For designer Benjie Jones, Christmas has always been special. It was inevitable, perhaps, given his
father was a retailer who sold, among other things, toys. As soon as he was old enough, Jones readily jumped right into the season’s fray. “From the age of 12 through high school, I helped out at the store,” he recalls. “And, I had a very creative mother who loved the season. Our house was always pretty festive.”
Those holiday memories have translated beautifully into Jones’ own Virginia-Highland home, where there’s a seasonal touch, however subtle, in every room. The Christmas tree stands sentry in the foyer, clearly visible from the living room, while the dining room table is decked out like a white winter wonderland—artificial snow and all.
What’s refreshing, though, is how the designer takes his holiday decor to an unexpected level. There are live trees in the kitchen, wreaths and a tall wooden Santa in the master bedroom and bath, greenery tucked behind paintings everywhere. In the guest room, there’s even a tabletop tree from the ’60s that Jones spray-painted black. “It looks like a tree from a forest that burned down, but it’s a beautiful, sculptural piece. It looks like it was made for this house,” he says, referring to the abundance of black used throughout the residence.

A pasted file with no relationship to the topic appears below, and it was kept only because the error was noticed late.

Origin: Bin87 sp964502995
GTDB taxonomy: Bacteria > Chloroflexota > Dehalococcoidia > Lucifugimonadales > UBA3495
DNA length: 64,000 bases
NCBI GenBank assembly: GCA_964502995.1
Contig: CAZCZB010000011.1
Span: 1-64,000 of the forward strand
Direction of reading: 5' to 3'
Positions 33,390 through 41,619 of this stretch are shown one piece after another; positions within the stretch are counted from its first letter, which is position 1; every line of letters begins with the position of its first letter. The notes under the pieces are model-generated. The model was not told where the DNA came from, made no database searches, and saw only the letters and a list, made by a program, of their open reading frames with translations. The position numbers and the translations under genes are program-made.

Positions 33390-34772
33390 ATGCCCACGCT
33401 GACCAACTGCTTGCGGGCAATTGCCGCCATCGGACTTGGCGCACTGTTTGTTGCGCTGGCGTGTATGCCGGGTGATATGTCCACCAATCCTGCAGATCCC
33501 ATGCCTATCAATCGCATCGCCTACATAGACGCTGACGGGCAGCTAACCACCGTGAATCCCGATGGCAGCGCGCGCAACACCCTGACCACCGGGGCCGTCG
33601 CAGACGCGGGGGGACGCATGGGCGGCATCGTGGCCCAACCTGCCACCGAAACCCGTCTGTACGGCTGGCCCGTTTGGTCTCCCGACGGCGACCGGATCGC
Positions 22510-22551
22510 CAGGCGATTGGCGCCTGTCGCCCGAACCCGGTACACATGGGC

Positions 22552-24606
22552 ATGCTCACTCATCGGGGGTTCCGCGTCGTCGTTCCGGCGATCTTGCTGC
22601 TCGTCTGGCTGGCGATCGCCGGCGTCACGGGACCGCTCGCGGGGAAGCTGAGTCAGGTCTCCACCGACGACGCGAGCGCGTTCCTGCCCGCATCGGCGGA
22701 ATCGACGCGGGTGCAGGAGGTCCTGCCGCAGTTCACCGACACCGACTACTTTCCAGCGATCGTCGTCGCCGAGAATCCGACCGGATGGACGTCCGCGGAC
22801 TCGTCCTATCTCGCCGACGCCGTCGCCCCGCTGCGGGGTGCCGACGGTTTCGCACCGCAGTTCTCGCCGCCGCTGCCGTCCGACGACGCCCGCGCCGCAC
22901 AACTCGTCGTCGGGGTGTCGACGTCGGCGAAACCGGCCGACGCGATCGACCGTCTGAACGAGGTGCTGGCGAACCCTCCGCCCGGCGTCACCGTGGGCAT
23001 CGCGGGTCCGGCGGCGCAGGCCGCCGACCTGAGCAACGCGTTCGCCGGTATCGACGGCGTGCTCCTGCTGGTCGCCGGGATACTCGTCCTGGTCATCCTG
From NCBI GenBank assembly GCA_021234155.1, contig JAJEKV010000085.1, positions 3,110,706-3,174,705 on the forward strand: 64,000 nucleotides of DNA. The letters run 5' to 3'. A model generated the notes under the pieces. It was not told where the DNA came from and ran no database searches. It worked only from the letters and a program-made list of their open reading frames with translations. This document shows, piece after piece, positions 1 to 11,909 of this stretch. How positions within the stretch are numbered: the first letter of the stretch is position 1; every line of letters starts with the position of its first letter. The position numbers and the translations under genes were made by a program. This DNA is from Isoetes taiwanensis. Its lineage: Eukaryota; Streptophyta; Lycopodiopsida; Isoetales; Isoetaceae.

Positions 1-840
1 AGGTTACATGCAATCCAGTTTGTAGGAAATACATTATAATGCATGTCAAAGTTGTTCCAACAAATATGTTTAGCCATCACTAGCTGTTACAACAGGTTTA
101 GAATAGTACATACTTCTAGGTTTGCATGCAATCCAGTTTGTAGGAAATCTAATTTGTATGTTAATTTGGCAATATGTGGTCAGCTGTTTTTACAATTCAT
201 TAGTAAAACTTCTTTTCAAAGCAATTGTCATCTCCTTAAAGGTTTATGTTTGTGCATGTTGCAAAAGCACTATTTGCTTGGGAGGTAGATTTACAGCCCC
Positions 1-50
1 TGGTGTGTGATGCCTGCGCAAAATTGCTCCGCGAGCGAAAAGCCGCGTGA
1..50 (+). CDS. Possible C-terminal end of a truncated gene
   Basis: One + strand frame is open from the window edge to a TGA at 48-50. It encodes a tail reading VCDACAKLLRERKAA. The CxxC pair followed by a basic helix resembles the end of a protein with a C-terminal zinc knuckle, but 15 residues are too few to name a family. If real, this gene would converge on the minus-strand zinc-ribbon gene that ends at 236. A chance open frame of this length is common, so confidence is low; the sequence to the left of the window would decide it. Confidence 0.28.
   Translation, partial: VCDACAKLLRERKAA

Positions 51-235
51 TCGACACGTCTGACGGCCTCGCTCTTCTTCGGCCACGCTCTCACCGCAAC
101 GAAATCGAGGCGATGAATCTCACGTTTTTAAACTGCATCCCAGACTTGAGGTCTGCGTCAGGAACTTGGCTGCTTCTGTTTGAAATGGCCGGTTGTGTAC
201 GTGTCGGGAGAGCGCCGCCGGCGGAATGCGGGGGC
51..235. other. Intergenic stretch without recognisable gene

One of the reasons it all works so well is because Jones applies his everyday decorating philosophy to his Christmas decorations, too. “Albert Hadley once said ‘once you hone in on your own aesthetic, everything you buy goes together.’ I’ve certainly found that to be true through the years,” says the self-described collector. “As a designer, I like yin and yang. I grew up in the ’60s and ’70s. The Williamsburg era took over in the ’70s, when Christmas decorations were beautifully and tastefully done; my mother was a big proponent of that and I guess I still am, too. But there are some things from the ’50s and ’60s that are fun—Santas, reindeer and such. I try to mix things up by using a little of each era. I don’t think you ever want to lose the fun of Christmas and make it too serious.”
No matter what your aesthetic, Jones stands firm on one thing: Christmas decorations should enhance your house, not overpower it. “You don’t want to take everything out of a room to bring Christmas in. I never have liked the idea of destroying a mantel just to put a wreath on it; just add something to the mantel that makes it Christmas-y. It may be that wreath, but don’t ruin your whole decor to put it there.”
Editing, after all, is what good design is all about.